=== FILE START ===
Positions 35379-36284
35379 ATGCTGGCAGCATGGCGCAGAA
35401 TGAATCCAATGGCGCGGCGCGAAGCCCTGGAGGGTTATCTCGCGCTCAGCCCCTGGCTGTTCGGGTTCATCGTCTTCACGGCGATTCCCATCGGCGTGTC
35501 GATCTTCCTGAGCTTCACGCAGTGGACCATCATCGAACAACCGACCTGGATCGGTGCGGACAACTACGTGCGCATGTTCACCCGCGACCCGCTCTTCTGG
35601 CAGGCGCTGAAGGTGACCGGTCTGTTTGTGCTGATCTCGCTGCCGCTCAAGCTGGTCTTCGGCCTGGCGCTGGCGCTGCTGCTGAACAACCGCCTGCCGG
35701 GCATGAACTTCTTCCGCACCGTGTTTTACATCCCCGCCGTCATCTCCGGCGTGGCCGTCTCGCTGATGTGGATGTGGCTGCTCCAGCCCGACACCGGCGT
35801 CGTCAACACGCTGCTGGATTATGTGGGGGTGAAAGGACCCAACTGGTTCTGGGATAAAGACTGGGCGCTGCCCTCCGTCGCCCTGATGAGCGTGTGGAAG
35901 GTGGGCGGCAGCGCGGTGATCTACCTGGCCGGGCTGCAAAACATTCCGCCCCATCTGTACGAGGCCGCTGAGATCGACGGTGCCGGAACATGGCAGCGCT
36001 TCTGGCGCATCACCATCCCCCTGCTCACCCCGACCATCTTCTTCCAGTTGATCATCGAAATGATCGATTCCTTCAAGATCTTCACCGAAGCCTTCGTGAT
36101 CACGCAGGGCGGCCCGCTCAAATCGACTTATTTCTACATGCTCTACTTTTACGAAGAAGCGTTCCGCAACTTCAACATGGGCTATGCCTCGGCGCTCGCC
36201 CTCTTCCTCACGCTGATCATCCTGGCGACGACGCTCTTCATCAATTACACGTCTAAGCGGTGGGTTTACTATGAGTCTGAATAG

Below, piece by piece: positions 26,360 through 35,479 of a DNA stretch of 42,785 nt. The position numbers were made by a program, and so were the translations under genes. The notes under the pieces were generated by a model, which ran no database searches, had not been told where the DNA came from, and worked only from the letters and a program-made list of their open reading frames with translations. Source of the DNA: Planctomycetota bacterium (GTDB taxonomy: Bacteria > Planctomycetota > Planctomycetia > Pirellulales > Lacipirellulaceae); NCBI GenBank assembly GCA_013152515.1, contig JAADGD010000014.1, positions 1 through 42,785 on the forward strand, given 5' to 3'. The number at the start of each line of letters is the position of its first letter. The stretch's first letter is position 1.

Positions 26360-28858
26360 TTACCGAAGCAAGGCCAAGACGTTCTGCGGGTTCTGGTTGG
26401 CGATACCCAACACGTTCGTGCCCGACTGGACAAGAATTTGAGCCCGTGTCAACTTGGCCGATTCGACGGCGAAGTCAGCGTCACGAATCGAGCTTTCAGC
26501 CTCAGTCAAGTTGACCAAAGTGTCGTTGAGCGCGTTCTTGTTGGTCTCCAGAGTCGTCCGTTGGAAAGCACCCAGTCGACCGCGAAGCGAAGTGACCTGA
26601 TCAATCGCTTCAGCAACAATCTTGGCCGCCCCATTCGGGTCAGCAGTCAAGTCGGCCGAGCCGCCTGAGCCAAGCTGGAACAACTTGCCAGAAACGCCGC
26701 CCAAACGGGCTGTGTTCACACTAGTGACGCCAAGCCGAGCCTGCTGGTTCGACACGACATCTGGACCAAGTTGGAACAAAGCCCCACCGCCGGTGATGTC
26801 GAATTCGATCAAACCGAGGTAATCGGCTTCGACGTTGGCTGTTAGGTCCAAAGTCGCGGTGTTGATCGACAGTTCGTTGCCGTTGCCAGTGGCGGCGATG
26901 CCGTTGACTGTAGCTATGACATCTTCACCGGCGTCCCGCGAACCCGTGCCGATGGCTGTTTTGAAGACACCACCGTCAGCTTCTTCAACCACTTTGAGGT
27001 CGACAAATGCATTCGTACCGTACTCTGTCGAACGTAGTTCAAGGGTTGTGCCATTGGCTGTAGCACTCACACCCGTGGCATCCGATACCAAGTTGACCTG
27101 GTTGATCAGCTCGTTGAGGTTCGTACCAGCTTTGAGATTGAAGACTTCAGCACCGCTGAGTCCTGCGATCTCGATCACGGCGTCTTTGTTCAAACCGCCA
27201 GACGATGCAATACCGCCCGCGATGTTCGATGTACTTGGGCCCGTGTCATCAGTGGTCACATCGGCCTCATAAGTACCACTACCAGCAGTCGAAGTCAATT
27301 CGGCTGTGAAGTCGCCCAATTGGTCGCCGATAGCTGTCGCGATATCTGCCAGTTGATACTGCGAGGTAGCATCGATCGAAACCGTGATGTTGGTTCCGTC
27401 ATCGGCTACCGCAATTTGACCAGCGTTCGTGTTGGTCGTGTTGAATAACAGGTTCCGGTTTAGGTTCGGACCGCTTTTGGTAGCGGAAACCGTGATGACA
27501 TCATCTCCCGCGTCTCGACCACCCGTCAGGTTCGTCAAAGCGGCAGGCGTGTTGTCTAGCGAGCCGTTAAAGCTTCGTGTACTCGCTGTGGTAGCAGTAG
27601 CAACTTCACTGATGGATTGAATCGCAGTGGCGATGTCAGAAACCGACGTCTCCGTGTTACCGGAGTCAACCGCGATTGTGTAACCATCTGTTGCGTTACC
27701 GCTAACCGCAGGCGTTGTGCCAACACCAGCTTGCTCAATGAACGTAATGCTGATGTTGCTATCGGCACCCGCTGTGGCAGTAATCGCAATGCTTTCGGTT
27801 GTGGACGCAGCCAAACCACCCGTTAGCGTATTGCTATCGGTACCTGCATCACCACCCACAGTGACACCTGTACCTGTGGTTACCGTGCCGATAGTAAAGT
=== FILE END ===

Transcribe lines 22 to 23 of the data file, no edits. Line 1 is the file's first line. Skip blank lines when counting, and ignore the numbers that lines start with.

27101 GTTGATCAGCTCGTTGAGGTTCGTACCAGCTTTGAGATTGAAGACTTCAGCACCGCTGAGTCCTGCGATCTCGATCACGGCGTCTTTGTTCAAACCGCCA
27201 GACGATGCAATACCGCCCGCGATGTTCGATGTACTTGGGCCCGTGTCATCAGTGGTCACATCGGCCTCATAAGTACCACTACCAGCAGTCGAAGTCAATT